Prior to this option, there was no way to purchase a "basic Mac" at this price point unless you got used system somewhere like eBay. This model seems perfectly targeted at casual, (perhaps frustrated) PC users that would "like to try" a Mac, but didn't want to spend $1000 to get going, and also existing Mac users that would like to get additional machines for the house (get the kids off mom & dad's Mac, etc.). IMHO, this looks like a savey move on the part of Apple, releasing a product that probably had a relatively low R&D cost and can directly meet a segment of unfulfilled demand.
Another note is that Macs are still quite popular in schools and scientific R&D facilities. These minis will likely be a great option for upgrading or filling out computer labs.

I'm not sure that these would really be a viable option for "power" PC users, or even as render farms for mac users. The Mini will likely lack the power that an advanced PC user seeks. For render farming, most CGI and compositing apps (even Shake) will run on Linux, so you could get a new $550 Dell PowerEdge 3Ghz, 1Gig Ram, 80GigHD, Gigabit LAN, etc. and have loads of room for upgrades and expansion (even add a second processor). That doesn't address FCP, but I would guess that if you're far along enough to set up an FCP render farm, you could get a used G4 box somewhere for less than the Mini and set it up your self and likely get better performance than the laptop components in the Mini.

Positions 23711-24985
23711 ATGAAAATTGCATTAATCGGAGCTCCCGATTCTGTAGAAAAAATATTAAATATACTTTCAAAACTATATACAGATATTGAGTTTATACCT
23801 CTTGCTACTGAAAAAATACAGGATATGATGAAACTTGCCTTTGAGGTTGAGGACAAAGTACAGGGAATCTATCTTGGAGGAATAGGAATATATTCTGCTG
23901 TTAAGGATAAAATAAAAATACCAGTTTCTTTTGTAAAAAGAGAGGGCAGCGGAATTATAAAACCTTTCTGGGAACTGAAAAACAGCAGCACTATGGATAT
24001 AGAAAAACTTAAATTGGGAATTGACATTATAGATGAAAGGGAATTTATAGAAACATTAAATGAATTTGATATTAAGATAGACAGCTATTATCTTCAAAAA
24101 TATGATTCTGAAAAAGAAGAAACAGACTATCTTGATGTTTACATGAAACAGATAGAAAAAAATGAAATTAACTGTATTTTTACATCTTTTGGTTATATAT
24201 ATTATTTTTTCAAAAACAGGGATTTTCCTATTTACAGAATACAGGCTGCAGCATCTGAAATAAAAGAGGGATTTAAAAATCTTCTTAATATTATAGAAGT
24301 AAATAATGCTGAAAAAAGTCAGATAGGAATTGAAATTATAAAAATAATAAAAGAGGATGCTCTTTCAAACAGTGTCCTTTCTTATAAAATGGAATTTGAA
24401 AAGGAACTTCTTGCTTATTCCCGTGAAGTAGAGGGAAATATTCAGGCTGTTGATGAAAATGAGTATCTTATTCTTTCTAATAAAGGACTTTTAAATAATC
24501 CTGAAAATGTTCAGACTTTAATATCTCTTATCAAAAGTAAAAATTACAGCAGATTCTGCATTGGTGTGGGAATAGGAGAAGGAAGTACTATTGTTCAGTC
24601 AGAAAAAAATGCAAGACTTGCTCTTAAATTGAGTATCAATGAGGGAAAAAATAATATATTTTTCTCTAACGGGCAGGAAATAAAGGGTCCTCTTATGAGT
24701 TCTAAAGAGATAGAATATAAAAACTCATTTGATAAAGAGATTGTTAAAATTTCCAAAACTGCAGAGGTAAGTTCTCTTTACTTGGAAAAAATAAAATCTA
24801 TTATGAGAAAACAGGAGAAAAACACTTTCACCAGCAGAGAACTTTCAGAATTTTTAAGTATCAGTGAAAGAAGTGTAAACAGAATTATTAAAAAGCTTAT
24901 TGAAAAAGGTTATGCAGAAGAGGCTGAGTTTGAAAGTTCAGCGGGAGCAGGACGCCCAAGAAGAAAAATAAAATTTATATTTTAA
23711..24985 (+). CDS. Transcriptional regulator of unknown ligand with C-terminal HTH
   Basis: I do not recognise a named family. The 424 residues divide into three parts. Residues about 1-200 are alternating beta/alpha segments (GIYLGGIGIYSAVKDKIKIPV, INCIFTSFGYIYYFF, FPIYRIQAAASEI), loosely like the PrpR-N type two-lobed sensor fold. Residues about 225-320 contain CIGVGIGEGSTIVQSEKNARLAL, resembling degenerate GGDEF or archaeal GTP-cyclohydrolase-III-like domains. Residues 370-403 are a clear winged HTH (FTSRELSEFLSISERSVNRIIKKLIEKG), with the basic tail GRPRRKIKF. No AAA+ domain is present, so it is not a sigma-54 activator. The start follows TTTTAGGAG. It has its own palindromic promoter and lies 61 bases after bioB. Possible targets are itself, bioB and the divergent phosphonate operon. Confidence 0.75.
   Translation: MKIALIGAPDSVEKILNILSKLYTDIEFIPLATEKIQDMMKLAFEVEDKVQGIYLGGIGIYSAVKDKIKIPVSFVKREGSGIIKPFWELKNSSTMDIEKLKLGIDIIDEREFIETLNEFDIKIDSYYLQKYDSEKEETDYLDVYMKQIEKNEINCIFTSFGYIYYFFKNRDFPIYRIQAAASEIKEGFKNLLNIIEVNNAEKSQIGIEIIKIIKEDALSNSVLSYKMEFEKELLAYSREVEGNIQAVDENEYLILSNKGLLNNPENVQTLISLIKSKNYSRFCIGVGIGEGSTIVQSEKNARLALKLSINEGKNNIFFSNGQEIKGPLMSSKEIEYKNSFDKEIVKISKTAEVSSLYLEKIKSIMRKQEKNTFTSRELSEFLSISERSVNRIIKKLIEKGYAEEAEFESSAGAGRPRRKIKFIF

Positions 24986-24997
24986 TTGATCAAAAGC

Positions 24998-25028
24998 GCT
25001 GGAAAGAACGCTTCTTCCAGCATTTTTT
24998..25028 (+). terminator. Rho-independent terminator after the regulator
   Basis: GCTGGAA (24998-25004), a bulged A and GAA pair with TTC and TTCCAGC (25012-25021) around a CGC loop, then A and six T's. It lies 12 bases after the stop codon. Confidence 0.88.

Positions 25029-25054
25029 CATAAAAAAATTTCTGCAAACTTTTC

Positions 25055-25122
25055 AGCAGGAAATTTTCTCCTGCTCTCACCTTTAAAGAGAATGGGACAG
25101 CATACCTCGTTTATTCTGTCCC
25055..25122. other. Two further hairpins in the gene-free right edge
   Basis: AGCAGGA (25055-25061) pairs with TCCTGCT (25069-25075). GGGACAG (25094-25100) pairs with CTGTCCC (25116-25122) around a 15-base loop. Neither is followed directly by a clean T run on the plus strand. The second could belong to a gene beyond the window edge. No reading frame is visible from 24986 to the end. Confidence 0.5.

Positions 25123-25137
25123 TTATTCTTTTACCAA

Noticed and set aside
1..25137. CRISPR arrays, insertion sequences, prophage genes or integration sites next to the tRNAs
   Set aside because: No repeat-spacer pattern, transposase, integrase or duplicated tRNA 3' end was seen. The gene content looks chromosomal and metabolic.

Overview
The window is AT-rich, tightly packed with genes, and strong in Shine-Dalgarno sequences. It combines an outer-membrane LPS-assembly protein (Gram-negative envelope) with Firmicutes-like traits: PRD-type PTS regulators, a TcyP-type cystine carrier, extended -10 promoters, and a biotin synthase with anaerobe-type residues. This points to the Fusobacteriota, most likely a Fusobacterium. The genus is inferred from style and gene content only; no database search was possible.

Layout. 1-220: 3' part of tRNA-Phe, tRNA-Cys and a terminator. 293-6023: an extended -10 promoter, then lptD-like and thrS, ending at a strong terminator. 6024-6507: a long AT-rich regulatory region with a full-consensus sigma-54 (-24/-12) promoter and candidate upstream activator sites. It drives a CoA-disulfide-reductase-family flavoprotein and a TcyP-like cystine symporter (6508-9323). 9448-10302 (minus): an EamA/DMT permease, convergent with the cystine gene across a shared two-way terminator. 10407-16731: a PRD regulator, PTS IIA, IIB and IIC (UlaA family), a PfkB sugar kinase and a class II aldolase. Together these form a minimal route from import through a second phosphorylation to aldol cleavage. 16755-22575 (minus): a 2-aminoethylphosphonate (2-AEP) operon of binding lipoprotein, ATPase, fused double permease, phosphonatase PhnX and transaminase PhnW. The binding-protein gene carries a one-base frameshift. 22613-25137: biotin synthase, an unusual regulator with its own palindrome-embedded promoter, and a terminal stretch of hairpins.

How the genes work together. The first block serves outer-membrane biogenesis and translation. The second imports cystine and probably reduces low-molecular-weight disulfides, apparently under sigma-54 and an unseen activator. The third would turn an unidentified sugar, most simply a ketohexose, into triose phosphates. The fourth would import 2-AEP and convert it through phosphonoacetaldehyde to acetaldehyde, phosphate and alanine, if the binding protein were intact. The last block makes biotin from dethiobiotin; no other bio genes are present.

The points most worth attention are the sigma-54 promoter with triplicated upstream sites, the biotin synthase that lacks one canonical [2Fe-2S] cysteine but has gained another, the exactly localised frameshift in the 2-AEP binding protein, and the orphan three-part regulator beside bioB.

After my childehood Commodor 64, my computing life was dominated by Macs in the early 90's, working mainly on the MacII, MacIIfx, and smaller MacIIcx systems. I always loved those systems, but I've become a fairly entrenched PC user in the last decade.